You can make a little list of the –u’s and put the words “do tego” in front of them, like so: do tego kraju, do tego tunelu, do tego pylu and do the same with rumianek, nocleg, brzask, koszmar, fenol, cement, prowiant, bagaz, smalec, ekstrakt, las, grunt, snieg, cel, dokument, brzeg, teren, system, powrot, plan, azyl, Olimp, lud, wierzch, spod, egoizm, przyjazd, zapas, faszyzm, przepych, kryzys, upadek, smutek, wagon, Mediolan, rynek, kurs, autobus, tabor, powod, most, wiatr, mechanizm, udzial, ucisk, bunt, okres, przebieg, strajk, strach . At all times, though, remember that these words are –u’s, in the sense that they are not –a’s. You will be guaranteed a little smile of bemused exasperation if you try nigdy nie mialem takiego dobrego noclega, azyla, Mediolana, Olimpa, albo tunela itd itp.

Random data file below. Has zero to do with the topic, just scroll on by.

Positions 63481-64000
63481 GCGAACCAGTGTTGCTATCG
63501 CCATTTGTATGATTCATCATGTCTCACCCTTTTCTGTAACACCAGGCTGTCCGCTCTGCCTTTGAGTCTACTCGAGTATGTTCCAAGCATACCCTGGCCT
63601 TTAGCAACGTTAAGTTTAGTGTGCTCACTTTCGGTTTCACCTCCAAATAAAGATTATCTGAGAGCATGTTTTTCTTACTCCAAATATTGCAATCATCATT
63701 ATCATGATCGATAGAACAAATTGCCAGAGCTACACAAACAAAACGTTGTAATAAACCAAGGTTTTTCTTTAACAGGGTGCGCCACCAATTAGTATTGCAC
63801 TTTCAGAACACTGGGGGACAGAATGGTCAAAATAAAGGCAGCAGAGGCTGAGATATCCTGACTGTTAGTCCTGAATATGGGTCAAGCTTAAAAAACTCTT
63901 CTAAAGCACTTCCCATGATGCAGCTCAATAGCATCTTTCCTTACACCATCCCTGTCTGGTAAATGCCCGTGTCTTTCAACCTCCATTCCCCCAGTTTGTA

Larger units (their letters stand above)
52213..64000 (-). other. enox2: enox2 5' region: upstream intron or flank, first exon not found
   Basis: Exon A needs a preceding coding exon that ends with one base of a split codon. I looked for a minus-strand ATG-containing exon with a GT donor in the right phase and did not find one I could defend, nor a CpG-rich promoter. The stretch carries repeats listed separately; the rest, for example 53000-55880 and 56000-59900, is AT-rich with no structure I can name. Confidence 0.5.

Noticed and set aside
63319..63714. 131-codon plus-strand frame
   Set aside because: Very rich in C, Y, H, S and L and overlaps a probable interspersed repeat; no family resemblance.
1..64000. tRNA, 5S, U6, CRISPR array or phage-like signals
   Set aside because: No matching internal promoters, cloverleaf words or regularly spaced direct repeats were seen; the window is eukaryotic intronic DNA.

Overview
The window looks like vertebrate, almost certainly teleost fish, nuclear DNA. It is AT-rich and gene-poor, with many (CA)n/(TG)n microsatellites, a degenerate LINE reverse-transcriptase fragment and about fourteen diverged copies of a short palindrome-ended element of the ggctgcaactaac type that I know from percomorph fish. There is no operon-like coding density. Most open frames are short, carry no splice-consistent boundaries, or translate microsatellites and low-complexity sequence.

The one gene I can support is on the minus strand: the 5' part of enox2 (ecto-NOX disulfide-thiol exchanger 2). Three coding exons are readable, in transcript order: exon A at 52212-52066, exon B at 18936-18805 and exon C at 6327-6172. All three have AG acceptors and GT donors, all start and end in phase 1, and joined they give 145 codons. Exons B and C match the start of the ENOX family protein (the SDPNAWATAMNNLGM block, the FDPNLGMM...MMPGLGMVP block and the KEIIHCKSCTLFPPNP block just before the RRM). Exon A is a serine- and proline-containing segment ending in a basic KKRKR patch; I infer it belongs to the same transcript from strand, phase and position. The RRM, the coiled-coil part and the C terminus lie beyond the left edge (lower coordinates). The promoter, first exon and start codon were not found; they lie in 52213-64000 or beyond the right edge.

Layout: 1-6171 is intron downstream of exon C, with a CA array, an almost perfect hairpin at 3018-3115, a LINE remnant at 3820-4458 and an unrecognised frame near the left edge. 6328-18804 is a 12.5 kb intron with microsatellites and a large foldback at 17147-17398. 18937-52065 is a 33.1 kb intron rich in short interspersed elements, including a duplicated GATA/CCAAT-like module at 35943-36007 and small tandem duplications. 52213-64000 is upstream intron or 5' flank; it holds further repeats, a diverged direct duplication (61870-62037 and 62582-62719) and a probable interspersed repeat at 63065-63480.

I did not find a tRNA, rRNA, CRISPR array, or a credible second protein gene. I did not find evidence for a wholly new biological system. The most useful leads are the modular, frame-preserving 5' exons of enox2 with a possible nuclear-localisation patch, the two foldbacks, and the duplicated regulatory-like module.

But actually you don’t need to keep a log of both groups and if you do you’re inevitably going to be asking yourself is it an –a or an –u in which case you’re back where you started. Luckily the –a’s have it, in the sense that there are fewer of them and they seem to conform to a logical pattern. (I’m reading through the pages.) There’s swiat, bunkier, zegar, przemytnik, koniec, przemytnik, sojusznik (people doing things), there’s chleb, sojusznik, gospodarz, grosz, Matuszalem (someone living a long time), szczur, Saturn (someone eating his children), koniec (again), swiat (again), Wergiliusz (Thunderbirds), Machiawel, czytelnik, przemytnik, sojusznik, pierscionek, zascianek (ending in –k), klient (a person), tygodnik, klucz (nie mam klucza, nie mam kluczu would be ridiculous), swiat (as in do konca swiata ), hektar (as in ani hektara), mag, Berlioz, dyrygent, kosciol, podrecznik, technik, Ravel, dyktator, kardynal, skarbiec (skarbca), wachlarz, cielec (as in biblijnego zlotego cielca), nieprzyjaciel, Berlin, listopad (but also styczien, marzec, kwiecien, maj, czerwiec, lipiec, czerpien, wrzesien, pazdziernik, listopad und grudzien), dzien, Herkules, pieniadz, jezyk, aliant, dyktator, kucharz, wiezien, Judasz, Jezus, wachmistrz, przeciwnik .